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International Space Station

Revised: Feb. 2011

The International Space Station, or ISS, is one of NASA's most controversial projects. It was proposed under the name of Space Station Freedom by President Reagan in 1983, four years after Skylab burnt up in the atmosphere above Australia. As the cost and complexity of the station grew, NASA invited other space agencies to join it, gaining support from Russia, Japan, Europe, Canada, and Brazil. Since 1998, when the first modules were launched, more modules and a rotating crew of astronauts and cosmonauts have ascended to low Earth orbit to live and work in outer space. As the Space Shuttle lofts the last modules, NASA's modules are being turned into a national laboratory, similar to the laboratories maintained by the Department of Energy, where the government owns the property, the laboratory is operated by a contractor, and questions of fundamental science are answered for the benefit of humanity.

But the ISS is more than just a laboratory. Several tourists have paid the Russian space agency for the privilege of flying from Tyuratam and staying in the Russian modules of the ISS. Also, various companies in America and elsewhere are working on private spacecraft which could send cargo and passengers to the ISS. If they succeed, a vision once thought to be science fiction could become reality: Regularly scheduled commercial flights to destinations in outer space.

You may also find useful resources in our pages on Space Colonization, Space Commercialization and Space Tourism, International Cooperation in Space, and Outsourcing and Insourcing. If you are a NASA HQ employee, please consider subscribing to our news alert on the International Space Station to get the latest news.

All items are available at the Headquarters Library, except as noted. NASA Headquarters employees and contractors: Call x0168 or email Library@hq.nasa.gov for information on borrowing or in-library use of any of these items. Members of the public: Contact your local library for the availability of these items. NASA Headquarters employees can request additional materials or research on this topic. The Library welcomes your comments or suggestions about this webpage.


Contents: Policies Books Multimedia Internet Resources

NASA Policies

The following policies and procedural requirements can be accessed by anyone through the NASA Online Directives Information System:
 
NASA Policy Directive 8610.6G: Graphic Markings on Space Transportation Vehicles, U.S. Components of the International Space Station Component Systems, and Payloads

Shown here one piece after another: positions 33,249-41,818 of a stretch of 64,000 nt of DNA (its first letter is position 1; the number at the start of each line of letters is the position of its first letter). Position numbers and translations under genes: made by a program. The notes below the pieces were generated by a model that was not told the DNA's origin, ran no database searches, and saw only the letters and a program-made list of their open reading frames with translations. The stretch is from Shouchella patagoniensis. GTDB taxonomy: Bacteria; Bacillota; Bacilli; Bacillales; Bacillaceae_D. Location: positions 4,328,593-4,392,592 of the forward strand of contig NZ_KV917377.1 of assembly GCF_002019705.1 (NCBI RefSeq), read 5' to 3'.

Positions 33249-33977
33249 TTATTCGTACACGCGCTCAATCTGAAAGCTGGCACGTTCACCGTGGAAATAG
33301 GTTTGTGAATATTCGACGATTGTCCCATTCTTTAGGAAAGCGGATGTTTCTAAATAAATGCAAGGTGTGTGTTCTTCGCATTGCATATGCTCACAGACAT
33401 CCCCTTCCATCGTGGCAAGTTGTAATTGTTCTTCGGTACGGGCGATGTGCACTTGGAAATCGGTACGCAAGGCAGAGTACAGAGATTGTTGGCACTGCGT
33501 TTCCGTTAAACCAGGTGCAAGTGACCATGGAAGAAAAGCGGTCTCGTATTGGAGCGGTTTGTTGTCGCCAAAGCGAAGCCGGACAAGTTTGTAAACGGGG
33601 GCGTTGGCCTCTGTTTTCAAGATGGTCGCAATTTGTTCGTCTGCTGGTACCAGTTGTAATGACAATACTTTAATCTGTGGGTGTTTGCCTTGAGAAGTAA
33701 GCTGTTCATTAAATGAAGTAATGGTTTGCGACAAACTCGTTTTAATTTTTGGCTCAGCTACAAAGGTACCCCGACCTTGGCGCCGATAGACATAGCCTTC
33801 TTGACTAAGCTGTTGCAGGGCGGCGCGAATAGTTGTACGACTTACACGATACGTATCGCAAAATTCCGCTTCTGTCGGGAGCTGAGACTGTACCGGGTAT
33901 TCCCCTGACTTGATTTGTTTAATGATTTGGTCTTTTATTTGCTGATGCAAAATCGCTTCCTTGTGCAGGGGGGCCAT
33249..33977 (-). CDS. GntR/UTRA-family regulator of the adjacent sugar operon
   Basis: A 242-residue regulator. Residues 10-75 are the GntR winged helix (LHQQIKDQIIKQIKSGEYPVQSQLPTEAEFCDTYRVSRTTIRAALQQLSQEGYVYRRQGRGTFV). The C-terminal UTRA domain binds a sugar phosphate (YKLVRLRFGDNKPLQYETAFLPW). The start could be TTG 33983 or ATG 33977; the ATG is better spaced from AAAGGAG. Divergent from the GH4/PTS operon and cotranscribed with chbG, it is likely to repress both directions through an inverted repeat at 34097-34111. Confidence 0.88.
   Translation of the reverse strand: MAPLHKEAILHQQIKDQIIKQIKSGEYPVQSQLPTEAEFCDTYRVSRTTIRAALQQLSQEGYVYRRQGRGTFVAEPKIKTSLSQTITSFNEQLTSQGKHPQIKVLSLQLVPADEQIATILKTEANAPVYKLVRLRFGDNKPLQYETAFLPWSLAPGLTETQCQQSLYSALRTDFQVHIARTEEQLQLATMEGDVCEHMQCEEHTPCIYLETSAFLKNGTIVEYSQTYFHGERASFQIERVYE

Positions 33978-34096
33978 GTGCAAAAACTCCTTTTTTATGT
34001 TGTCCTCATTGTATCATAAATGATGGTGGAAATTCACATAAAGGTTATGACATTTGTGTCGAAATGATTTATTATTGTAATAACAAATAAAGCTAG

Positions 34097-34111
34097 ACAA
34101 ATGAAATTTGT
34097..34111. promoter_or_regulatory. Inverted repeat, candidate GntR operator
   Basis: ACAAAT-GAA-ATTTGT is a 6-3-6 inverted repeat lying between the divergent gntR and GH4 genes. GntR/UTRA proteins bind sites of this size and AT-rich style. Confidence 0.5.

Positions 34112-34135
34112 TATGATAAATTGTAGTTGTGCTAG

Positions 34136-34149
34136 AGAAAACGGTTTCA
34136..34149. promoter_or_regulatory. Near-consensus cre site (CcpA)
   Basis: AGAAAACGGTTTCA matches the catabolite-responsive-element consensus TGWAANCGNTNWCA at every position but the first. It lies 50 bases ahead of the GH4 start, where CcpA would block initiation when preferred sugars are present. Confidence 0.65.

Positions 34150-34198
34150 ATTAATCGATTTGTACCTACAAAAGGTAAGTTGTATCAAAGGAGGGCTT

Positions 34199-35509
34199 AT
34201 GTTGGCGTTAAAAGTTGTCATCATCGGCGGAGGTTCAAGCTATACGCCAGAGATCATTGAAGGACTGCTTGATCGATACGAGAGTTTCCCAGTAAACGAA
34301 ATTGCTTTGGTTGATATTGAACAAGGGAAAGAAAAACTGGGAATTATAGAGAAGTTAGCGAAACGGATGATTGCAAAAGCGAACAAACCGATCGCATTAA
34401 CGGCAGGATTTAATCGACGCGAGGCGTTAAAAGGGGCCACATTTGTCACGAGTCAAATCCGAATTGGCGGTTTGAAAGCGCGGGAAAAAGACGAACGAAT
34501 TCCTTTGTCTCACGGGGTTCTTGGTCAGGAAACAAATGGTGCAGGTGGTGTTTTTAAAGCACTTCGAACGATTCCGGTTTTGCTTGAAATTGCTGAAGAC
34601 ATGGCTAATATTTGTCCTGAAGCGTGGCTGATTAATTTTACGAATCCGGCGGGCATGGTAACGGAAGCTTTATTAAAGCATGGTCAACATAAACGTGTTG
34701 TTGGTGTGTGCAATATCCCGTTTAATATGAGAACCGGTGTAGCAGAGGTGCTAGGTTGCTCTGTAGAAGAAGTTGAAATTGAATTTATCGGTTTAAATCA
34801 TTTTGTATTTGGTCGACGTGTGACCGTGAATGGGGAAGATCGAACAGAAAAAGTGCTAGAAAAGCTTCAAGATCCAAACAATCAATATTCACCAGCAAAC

Books

Catchpole, John E. The International Space Station: Building for the Future. Berlin; New York: Springer; Chichester, UK: In association with Praxis, 2008.
TL797 .C38 2008 BOOKSTACKS
 
Congress. House. Committee on Science and Technology (2007). Subcommittee on Space and Aeronautics. NASA's International Space Station Program: Status and Issues: Hearing Before the Subcommittee on Space and Astronautics, Committee on Science and Technology, House of Representatives, One Hundred Tenth Congress, Second Session, April 24, 2008. Washington, DC: U.S. G.P.O., 2008.
KF27. S3995 2007 C BOOKSTACKS
 
__________. NASA's Space Shuttle and International Space Station Programs: Status and Issues: Hearing Before the Subcommittee on Space and Aeronautics, Committee on Science and Technology, House of Representatives, One Hundred Tenth Congress, First Session, July 24, 2007. Washington, DC: U.S. G.P.O., 2008.
KF27 .S3995 2008 A BOOKSTACKS
 
Eckert, Paul, and Scott Hatton. The Sustainable Utilisation of the ISS Beyond 2015. Paris, France: International Astronautical Federation, 2009.
TL797 .S878 U855 2009 BOOKSTACKS
 
Evans, Cynthia A., et al. International Space Station Science Research Accomplishments During the Assembly Years: An Analysis of Results from 2000-2008. Hanover, MD: NASA Center for Aerospace Information, 2009.
TL797 .I575 2006 BOOKSTACKS
Also available online as document no. 20090029998 through the NASA Technical Reports Server.
 
Government Accountability Office. International Space Station: Significant Challenges May Limit Onboard Research: Report to Congressional Requesters. Washington, DC: U.S. Government Accountability Office, 2009.
TL797 .N39 I584 2009 BOOKSTACKS
Also available online through the website of the GAO.